Sara Carter is credited as the writer, co-writer or arranger of:

  • “Farther On”
  • “Fifty Miles of Elbow Room”
  • “Goin’ Home”
  • “The Hand that Rocks the Cradle”
  • “Keep on the Firing Line”
  • “A Lad from Old Virginia”
  • “Lonesome Pine Special”
  • “Railroading on the Great Divide”
  • “The Ship that Never Returned”
  • “Three Little Strangers”
  • “While the Band is Playing Dixie”

Came to Fame With

Came to fame with

  • The Carter Family, 1926-1943

Performed With

  • The Carter Family, 1926-1943
  • The A.P. Carter Family (A.P., Sara, and their children Janette and Joe), 1952, 1956

By the Way

  • Sara recorded “Wabash Cannonball” in 1929, seven years before it was covered by Roy Acuff & the Crazy Tennesseans. Acuff also employed the Carters’ tune to “I’m Thinking Tonight of My Blue Eyes” for his version of “The Great Speckled Bird.”
  • In 1931, recorded a duet yodel with Jimmie Rodgers on “Why There’s A Tear In My Eye.”
  • Woody Guthrie borrowed Carter Family tunes – among them “Wildwood Flower” for “The Sinking of the Reuben James” and “When The World’s On Fire” for “This Land Is Your Land.”
  • After retiring at the age of 44 from her career as a country recording artist, Sara Carter raised peacocks in Angel’s Camp, California.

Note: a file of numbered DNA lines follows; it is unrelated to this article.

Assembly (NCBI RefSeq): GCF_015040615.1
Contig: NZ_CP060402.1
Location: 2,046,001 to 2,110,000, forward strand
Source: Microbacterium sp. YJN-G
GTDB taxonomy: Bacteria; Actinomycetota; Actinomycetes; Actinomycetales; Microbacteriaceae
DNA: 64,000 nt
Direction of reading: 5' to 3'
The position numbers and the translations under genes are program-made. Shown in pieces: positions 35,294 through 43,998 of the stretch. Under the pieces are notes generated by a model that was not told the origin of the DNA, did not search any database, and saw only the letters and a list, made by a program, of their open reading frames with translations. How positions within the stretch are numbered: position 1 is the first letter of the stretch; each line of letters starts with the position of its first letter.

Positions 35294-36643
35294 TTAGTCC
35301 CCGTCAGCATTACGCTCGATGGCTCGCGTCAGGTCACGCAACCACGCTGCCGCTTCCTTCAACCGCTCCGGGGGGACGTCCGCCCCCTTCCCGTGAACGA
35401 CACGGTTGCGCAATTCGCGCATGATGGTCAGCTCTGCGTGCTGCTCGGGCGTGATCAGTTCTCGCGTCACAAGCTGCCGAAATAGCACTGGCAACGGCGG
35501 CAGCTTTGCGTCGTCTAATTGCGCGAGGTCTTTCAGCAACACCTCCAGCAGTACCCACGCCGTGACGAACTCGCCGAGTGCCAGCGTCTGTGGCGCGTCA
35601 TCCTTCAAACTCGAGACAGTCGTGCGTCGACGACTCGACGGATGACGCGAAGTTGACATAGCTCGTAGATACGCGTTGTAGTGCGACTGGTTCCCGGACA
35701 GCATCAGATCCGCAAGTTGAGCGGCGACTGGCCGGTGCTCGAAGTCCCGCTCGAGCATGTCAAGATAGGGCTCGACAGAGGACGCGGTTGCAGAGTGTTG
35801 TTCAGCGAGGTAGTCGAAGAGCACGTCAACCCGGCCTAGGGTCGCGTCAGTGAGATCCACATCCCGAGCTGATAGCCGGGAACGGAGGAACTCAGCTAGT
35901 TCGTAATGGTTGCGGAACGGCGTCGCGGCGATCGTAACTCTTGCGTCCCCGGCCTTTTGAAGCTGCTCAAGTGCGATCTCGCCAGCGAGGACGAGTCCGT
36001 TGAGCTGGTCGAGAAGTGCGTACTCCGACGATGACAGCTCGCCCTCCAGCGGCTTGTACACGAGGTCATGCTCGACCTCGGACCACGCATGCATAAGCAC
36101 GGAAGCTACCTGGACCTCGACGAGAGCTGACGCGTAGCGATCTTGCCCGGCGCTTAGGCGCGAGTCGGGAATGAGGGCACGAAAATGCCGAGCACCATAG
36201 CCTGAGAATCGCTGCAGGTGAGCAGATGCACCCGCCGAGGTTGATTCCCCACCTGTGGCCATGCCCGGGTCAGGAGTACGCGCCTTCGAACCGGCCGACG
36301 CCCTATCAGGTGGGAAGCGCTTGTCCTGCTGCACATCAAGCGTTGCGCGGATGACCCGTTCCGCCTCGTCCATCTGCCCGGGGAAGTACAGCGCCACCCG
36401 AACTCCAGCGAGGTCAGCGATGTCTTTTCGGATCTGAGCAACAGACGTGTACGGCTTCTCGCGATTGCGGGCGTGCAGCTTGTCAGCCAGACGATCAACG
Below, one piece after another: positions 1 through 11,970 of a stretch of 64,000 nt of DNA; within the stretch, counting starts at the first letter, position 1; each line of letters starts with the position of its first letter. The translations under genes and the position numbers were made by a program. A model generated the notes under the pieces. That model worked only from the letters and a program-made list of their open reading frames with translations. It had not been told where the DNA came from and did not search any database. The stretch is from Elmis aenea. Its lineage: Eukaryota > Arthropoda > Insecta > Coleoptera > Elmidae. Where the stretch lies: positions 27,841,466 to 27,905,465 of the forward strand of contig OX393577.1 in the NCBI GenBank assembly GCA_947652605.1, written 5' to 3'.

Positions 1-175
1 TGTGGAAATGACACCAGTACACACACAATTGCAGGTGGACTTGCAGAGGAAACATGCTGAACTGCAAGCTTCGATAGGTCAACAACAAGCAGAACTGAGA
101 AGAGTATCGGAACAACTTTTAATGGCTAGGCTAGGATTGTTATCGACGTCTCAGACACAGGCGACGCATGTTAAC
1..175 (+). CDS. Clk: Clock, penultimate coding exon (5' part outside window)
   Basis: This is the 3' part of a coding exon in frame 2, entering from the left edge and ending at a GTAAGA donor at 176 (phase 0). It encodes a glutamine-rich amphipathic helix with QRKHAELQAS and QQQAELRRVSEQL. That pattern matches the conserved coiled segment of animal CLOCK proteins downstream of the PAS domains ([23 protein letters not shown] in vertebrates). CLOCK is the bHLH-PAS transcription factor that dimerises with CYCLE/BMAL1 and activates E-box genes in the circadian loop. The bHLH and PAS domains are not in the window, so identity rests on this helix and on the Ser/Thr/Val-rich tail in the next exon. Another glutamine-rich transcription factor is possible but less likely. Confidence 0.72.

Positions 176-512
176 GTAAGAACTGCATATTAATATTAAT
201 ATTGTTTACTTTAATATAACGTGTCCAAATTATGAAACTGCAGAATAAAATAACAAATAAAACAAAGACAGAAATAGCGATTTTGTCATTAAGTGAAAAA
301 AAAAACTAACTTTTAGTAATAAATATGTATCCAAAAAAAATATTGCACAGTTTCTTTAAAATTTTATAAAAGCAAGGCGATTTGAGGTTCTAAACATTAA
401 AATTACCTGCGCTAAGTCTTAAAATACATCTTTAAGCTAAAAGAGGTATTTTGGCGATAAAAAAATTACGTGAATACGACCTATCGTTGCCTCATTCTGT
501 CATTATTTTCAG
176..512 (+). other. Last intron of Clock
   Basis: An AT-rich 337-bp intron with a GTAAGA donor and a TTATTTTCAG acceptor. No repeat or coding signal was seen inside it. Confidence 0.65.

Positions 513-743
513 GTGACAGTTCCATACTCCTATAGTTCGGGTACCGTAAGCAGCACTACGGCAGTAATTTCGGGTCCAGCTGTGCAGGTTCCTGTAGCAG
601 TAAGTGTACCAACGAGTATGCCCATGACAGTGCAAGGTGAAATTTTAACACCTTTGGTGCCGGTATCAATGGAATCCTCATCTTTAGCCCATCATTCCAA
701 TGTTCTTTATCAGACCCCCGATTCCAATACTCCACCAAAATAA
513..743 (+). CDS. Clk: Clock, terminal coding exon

• Bluegrass tribute albums to the Carter Family include Flatt & Scruggs (1961), Bill Clifton (1962), and the Stanley Brothers (2004, a compilation of older recordings).

Led the Way

  • The first major female vocalist in commercial country music, and a participant in the famous Victor Bristol sessions of July/August, 1927.
  • Recorded approximately 300 songs, scores of them still in today’s bluegrass repertoire.
  • Country Music Hall of Fame, 1970.
  • Bluegrass Hall of Fame, 2001 (induction presentation by Bill Clifton).

From the Archives

“The Carters never had spectacular financial success like that of Jimmie Rodgers or Gene Autry. They never really ‘crossed over’ to the huge popular audiences of network radio, Hollywood films, and big-time vaudeville. They kept returning to their beloved Clinch Valley, disgusted or puzzled by the show business world.”
Charles Wolfe in “The Carter Family,” The Encyclopedia of Country Music, 1998.
“The only noticeable difference between their first and last recording sessions was the fact that that they had improved in every direction within that style. Not once did they experiment, not once did they even show that they felt a need to compete in the styles of their contemporaries. Even when Sara recorded with Jimmie Rodgers, it was in the Carter Family style.”
John Atkins in “The Carter Family,” Stars of Country Music, 1975.
“Aunt Sara was a woman hard to explain. She was tall, buxom, black-eyed, and always beautiful. She was a thoroughbred.”
June Carter, quoted by Charles Wolfe in liner notes to In the Shadow of Clinch Mountain, Bear Family Records, 2000.